Washington prepared for a ?protracted conflict? in Ukraine even before Russia’s attack, officials say
The US is ready to back Ukraine in the conflict with Russia for the long term, the Washington Post reported, citing administration officials who say the plans have been in the works for some time.
A senior State Department staffer told the Post on Friday that President Joe Biden would like to see an “eventual negotiated conclusion to the war,” voicing hopes that waves of Western arms shipments to Kiev and the harsh sanctions campaign against the Russian economy would weaken Moscow’s ability to fight.
“While it’s certainly challenging – we’re not certainly sugarcoating that – in terms of how to navigate these stormy waters, our guiding light is that the outcome of Russia being able to achieve its maximalist demands is really bad for the United States, really bad for our partners and allies, and really bad for the global community,” the unnamed official said.
They added that the Biden team had “discussed the possibility of a protracted conflict with global spillover effects” even before February, during a time when American officials repeatedly predicted an imminent attack by Russia.
Though support for the Ukrainian government has been costly for Washington – which has devoted more than $50 billion in various forms of aid since March – the Post noted that Biden is willing to risk “a global recession and mounting hunger” in order to prevent Russia from achieving its objectives.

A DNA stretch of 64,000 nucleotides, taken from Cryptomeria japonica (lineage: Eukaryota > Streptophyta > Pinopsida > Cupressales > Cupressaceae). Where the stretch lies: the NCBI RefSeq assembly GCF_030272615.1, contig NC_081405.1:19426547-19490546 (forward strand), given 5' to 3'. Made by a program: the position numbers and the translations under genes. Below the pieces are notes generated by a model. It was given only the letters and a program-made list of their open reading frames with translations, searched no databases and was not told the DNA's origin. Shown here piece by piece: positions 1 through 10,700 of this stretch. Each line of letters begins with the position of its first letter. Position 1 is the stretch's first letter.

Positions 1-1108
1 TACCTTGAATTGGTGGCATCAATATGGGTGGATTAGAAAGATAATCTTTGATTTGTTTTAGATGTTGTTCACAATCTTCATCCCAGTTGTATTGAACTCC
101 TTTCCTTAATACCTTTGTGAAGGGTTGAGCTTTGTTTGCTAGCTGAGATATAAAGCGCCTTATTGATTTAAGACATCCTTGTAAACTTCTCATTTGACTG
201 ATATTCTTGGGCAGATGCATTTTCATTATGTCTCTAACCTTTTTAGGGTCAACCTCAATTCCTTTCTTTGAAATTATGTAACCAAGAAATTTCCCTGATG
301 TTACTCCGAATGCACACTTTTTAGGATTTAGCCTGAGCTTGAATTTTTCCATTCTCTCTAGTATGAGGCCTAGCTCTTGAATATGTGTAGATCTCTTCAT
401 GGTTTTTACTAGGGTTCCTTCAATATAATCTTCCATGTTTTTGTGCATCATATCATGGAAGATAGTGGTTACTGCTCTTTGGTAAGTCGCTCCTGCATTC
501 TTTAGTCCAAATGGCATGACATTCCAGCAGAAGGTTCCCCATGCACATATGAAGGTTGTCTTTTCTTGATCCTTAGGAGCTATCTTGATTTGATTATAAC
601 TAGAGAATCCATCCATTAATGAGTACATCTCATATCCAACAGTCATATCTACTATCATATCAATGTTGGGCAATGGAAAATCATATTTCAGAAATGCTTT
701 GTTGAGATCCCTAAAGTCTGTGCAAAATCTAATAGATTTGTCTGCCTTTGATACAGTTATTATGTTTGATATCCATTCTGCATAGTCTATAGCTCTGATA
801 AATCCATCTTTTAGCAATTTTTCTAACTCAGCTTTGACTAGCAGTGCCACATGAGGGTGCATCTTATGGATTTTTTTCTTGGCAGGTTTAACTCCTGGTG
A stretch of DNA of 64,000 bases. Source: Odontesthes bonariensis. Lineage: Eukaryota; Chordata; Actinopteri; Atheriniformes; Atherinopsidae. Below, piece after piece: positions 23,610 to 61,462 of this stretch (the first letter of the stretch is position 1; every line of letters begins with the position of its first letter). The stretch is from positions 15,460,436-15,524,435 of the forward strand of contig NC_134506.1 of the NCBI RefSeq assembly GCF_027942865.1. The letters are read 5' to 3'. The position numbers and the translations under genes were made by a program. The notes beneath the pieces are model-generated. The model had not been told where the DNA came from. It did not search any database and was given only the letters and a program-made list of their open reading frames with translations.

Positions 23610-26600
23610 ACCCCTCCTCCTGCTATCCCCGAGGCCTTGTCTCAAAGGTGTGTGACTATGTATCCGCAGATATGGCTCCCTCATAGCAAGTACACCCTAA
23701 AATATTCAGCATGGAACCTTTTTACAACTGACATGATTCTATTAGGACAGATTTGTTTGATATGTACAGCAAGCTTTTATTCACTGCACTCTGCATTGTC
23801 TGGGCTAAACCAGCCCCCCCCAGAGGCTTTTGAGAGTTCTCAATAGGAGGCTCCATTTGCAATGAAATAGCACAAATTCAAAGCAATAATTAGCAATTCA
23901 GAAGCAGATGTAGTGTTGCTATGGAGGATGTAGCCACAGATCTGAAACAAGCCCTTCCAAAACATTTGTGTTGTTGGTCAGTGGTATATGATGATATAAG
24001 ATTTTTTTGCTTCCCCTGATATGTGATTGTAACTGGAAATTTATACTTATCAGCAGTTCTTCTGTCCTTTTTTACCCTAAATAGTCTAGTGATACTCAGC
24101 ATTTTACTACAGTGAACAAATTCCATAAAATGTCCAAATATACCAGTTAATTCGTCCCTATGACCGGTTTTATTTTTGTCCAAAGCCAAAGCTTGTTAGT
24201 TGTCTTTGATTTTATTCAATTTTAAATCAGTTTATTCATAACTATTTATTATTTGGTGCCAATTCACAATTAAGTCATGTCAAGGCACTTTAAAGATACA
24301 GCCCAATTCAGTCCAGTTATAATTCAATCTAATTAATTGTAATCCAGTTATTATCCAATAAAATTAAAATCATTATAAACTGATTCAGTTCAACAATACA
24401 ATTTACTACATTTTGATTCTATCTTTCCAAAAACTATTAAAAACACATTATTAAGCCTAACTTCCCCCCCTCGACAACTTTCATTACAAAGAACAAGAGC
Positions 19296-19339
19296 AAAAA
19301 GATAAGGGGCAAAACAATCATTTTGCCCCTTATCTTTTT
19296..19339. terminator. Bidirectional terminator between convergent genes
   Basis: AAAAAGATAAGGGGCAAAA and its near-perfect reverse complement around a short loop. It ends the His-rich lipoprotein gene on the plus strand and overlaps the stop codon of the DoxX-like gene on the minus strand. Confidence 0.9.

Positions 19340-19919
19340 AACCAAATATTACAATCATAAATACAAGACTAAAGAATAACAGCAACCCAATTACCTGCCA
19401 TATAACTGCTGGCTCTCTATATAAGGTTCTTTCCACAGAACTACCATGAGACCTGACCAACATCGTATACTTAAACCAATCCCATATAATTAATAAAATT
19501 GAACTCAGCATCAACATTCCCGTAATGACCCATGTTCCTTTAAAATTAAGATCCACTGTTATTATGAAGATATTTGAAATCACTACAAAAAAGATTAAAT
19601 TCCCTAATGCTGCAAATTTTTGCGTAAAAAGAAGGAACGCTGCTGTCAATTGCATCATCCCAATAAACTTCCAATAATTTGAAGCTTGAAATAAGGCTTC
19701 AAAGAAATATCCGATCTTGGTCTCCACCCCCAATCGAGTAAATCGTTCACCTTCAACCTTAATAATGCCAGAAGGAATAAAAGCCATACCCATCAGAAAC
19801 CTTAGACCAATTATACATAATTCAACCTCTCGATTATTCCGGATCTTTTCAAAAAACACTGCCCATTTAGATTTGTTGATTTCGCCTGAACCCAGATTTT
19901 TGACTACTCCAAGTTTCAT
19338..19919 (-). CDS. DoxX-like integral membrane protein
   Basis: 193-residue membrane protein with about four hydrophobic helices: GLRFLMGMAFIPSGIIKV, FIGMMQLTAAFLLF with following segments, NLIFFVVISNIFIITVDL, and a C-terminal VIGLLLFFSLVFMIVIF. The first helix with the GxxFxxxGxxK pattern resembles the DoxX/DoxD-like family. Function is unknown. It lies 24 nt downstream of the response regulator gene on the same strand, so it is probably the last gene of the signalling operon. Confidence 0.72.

Speaking during a recent meeting in Brussels, where officials from dozens of nations met to discuss ways to further bolster Kiev, US Defense Secretary Lloyd Austin said “we’re here to dig in our spurs,” adding “by working together, we can help Ukraine defend itself from Russia’s cruel assault and we can strengthen Ukraine’s security for the long haul.”
General Mark Milley, the chairman of the US Joint Chiefs of Staff, has similarly stated that the hostilities could be “very protracted,” and may endure for “years.”
“This is a very extended conflict that Russia has initiated, and I think that NATO, the United States, Ukraine, and all of the allies and partners that are supporting Ukraine are going to be involved in this for quite some time,” the general said, though noted that it was unlikely Moscow could be deterred from its aims short of a US military deployment – a decision he said he “wouldn’t advise.”